The Best Goodbye(2)

By: Abbi Glines

We were living in the guest house of one of the massive beach homes that lined the shore. The only resident in the main house was an elderly lady, Diana Baylor, who seemed thrilled to have us right outside her back door. It was a good fit for all of us.

Without this job, I would have no reason to get close to River. And I had a mission. One I was no longer so sure of. I had to remind myself that I wasn’t doing this for me. My needs and desires had taken a backseat nine years ago when Ann Frances had entered the world and become my reason for living.

The day Franny had turned five, she’d asked for one thing: to meet her father. Every year since then, that was all she ever asked for, on her birthday and on Christmas Day, without fail. She wanted to know her dad like her friends knew theirs. I’d made excuses and tried to compensate for the fact that she only had me. But then I had begun looking for the boy I had loved so much, then one I’d sacrificed everything for to keep him safe.

Looking back, I wondered if my sacrifice was a mistake. Franny’s plea to meet her father made me feel I’d failed her while trying to save River. But I’d been a kid myself then, with choices to make that affected the only people in the world I loved.

“Are you going to finish the job I gave you or stand there and do nothing?” Elle’s voice snapped me out of my thoughts. Her long dark hair was draped over her shoulders, and those catlike green eyes of hers glared at me. I wasn’t sure why she had decided to hate me, but she had.

“Captain told me to stop and help Brad in the kitchen,” I replied, trying not to let my dislike for her lace through my tone. If she complained to River, I was sure he’d fire me.

Elle was one of the biggest obstacles to my plan. I didn’t want anyone so vicious in Franny’s world. As much as my daughter wanted to know her father, I had to decide if that man was worthy of Franny. Sadly, I’d found after two weeks of working for him that he wasn’t exactly measuring up. I wasn’t sure I would ever be able to fulfill my daughter’s one request.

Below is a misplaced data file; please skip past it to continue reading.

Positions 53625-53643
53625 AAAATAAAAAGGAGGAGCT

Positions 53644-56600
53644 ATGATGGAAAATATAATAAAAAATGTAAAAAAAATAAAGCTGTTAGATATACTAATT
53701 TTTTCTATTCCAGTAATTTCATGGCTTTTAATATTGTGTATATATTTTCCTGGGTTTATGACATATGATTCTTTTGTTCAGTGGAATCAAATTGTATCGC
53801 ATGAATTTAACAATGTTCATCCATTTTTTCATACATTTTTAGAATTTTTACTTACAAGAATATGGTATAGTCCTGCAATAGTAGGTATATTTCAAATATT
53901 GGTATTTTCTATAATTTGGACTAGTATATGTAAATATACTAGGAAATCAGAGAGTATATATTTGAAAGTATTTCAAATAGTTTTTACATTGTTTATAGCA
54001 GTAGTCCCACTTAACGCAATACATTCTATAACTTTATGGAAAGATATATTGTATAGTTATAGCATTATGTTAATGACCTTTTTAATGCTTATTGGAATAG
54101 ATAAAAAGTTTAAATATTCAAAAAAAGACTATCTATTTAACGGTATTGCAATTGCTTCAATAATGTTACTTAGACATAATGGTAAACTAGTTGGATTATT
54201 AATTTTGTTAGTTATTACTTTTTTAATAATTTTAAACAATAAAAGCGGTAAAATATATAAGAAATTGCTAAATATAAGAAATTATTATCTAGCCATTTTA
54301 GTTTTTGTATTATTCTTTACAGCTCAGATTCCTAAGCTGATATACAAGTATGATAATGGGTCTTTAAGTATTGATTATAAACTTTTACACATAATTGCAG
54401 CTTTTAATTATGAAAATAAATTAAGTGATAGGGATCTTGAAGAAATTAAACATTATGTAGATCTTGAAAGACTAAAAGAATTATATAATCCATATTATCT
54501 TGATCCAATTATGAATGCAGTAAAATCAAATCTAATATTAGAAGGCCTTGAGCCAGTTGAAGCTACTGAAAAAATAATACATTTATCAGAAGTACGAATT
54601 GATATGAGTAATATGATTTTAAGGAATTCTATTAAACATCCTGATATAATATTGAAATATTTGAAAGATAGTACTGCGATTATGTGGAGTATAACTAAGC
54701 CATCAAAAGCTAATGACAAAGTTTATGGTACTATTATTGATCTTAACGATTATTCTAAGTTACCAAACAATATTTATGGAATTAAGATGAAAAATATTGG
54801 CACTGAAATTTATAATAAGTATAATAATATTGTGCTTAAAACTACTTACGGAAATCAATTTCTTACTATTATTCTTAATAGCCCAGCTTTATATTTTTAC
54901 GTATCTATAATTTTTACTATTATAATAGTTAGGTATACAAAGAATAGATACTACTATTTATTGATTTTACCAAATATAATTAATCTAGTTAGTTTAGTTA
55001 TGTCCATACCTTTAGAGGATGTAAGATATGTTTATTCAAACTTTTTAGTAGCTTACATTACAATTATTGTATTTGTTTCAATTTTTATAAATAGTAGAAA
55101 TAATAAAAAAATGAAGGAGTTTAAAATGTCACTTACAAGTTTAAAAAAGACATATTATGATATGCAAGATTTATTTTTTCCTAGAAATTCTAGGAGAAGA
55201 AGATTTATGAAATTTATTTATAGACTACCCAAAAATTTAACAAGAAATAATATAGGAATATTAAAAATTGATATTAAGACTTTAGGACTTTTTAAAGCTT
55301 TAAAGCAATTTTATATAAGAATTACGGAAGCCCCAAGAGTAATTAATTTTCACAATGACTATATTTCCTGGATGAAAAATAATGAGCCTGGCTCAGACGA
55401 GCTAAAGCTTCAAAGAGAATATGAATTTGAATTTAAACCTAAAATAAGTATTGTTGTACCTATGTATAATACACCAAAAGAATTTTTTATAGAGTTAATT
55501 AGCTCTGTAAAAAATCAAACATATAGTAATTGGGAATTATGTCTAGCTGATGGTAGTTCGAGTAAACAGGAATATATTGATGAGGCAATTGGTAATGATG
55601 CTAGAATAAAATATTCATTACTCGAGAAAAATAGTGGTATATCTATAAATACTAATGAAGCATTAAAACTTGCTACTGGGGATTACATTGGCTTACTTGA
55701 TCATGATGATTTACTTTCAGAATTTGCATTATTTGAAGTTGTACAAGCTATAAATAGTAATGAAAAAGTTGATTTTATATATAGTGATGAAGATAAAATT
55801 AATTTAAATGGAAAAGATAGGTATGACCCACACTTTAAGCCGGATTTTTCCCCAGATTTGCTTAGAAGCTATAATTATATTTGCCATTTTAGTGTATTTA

“Fine. Then go. You’re wasting time. We have things to do,” she ordered, pointing toward the kitchen as if I didn’t know where it was.

With a sharp nod, I headed that way. No reason to stay in her presence any longer than necessary.


Nothing was running on schedule. We should have been closer to opening than we were, but I’d waited too long to hire the full staff. That mistake was on me. But now I was beginning to question my choice of employees. Fixing what was wrong with a restaurant was one thing; opening a whole new joint was another. This wasn’t what I wanted to do with the rest of my life, and I was questioning how much effort I wanted to pour into this place.

I was done with my past, but facing the future wasn’t proving to be easy or promising. Maybe I needed a new direction. Once this place was up and running, I’d leave it in someone else’s hands to operate and go find a fishing town somewhere with a bar on a pier that I could buy. Running a bar for a bunch of local fishermen seemed more my speed.

Getting this place open and running successfully had to happen first. Not just because I owed it to Arthur Stout, the owner, but because I always finished what I started. What Arthur was paying me would allow me to find that bar on a pier so I could finally enjoy the easy life.

“We need to fire that redhead. She’s not cut out for this,” Elle announced, as she walked into my office.

I didn’t have to ask her who she was referring to; I already knew. Rose Henderson was petite, with curves that could stop traffic and the face of an angel. The cute pair of glasses she wore didn’t hinder her looks, either; they just made her eyes stand out. That only made Elle hate her more. She didn’t like competition, and I could tell she saw Rose as a threat. Not because I’d given her any reason but because every male who worked here clearly noticed Rose. She was hard to miss.

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